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Airbus is revolutionizing sea transportation by transforming its Atlantic-based fleet: 'This demonstrates our determination'

"The renewal of our marine fleet is a major step forward."

“The renewal of our marine fleet is a major step forward."

Photo Credit: Airbus

Airbus is taking the power of the wind from wing to sail as the plane builder plans to transform its chartered Atlantic-based transportation fleet, reducing annual air pollution by up to 75,000 tons by 2030. 

To achieve the goal, the company reported that it has commissioned France-based Louis Dreyfus Armateurs to build and operate three vessels with giant, high-tech sails — modern versions of ancient shipcraft. 

It's a concept in the works at other large shippers, including Cargill, as part of an effort to use renewable wind energy to reduce air pollution from ocean haulers. While based on ancient sail concepts, the modern iterations leverage the latest tech to maximize aerodynamics. Other concepts include electric vessels and even huge kites

At Airbus, the ships will use "large, rotating cylinders" that can move the haulers with help from the wind. The contraptions, while not looking like typical sails, generate lift, "propelling the ship forward," according to Dreyfus. 

The ships will also have two dual-fuel (dirty diesel and cleaner e-methanol) engines. And with help from software, the ships will navigate ocean conditions to best use the wind, all per Dreyfus. The vessels are anticipated to be sea-ready by 2026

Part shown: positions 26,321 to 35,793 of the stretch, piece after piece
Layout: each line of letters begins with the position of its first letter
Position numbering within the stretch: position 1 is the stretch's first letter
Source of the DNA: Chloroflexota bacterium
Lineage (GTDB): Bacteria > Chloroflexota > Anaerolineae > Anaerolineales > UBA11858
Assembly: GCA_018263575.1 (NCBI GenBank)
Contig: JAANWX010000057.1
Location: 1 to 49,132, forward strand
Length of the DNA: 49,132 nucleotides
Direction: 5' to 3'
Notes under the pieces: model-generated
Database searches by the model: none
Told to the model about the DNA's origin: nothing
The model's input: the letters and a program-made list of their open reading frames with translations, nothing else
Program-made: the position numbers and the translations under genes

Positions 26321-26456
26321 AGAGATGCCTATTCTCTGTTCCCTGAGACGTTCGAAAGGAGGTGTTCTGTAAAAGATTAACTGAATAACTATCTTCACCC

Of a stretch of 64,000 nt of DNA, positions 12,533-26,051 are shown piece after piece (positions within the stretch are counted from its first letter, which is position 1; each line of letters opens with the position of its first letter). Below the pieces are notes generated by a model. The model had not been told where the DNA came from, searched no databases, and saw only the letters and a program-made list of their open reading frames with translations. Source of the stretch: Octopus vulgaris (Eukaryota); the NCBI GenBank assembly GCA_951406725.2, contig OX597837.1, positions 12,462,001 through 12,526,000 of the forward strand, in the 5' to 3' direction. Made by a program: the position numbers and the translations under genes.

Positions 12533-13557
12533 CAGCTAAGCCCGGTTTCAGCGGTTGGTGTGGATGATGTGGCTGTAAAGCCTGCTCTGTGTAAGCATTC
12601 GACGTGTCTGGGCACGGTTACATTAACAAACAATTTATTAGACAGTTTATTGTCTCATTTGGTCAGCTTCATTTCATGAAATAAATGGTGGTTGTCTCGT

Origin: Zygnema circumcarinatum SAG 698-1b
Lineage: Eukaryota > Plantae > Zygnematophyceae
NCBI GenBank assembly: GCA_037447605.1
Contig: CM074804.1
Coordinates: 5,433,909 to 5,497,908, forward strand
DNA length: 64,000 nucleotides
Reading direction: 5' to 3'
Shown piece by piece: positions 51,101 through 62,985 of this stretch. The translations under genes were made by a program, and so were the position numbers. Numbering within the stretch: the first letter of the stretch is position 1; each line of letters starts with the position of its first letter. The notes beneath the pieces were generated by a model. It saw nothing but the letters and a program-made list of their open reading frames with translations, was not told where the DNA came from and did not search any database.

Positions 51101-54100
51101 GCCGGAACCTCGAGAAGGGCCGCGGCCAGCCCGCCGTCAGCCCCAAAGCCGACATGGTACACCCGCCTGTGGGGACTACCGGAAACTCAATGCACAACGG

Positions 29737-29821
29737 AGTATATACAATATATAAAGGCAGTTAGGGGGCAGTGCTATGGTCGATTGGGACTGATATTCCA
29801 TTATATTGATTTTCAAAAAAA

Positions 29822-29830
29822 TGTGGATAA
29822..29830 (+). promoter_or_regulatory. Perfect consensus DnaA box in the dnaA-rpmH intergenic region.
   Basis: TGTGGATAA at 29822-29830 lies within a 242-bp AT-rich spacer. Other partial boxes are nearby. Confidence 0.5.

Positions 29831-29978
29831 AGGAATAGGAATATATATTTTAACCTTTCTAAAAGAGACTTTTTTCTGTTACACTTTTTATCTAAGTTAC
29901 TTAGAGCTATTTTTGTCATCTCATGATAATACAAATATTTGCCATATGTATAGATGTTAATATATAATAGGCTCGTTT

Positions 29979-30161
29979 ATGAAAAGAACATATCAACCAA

"The renewal of our marine fleet is a major step forward in reducing our environmental impact," Airbus sustainability head Nicolas Chrétien said in a company press release. 

The global aerospace and commercial aircraft designer and builder has U.S. headquarters in Herndon, Virginia, employing 134,000 people worldwide. The fleet being upgraded transports "in-production" craft between America and Europe, according to a report from SimpleFlying. 

The shipments are part of a maritime industry that produces about 3% of human-caused air pollution, the European Commission notes. To help reduce the number of trips, the new ships will also have more room for wings, fuselages, and other plane parts, according to SimpleFlying. 

As part of their cleaner vision, Airbus officials aim to cut pollution by up to 63% within the next 10 years. That's compared to 2015 as a "baseline" year, "in line with … the Paris Agreement," the company notes on its website. 

"This demonstrates our determination to lead the way in decarbonising our sector by innovating not just in aviation, but across all our industrial operations," Chrétien said in the Airbus press release. 

Dreyfus's president said his company is eager to work in support of Airbus's low-pollution goals. 

"We are proud to support our customers in their energy transition," Edouard Louis-Dreyfus said in the Airbus report. 

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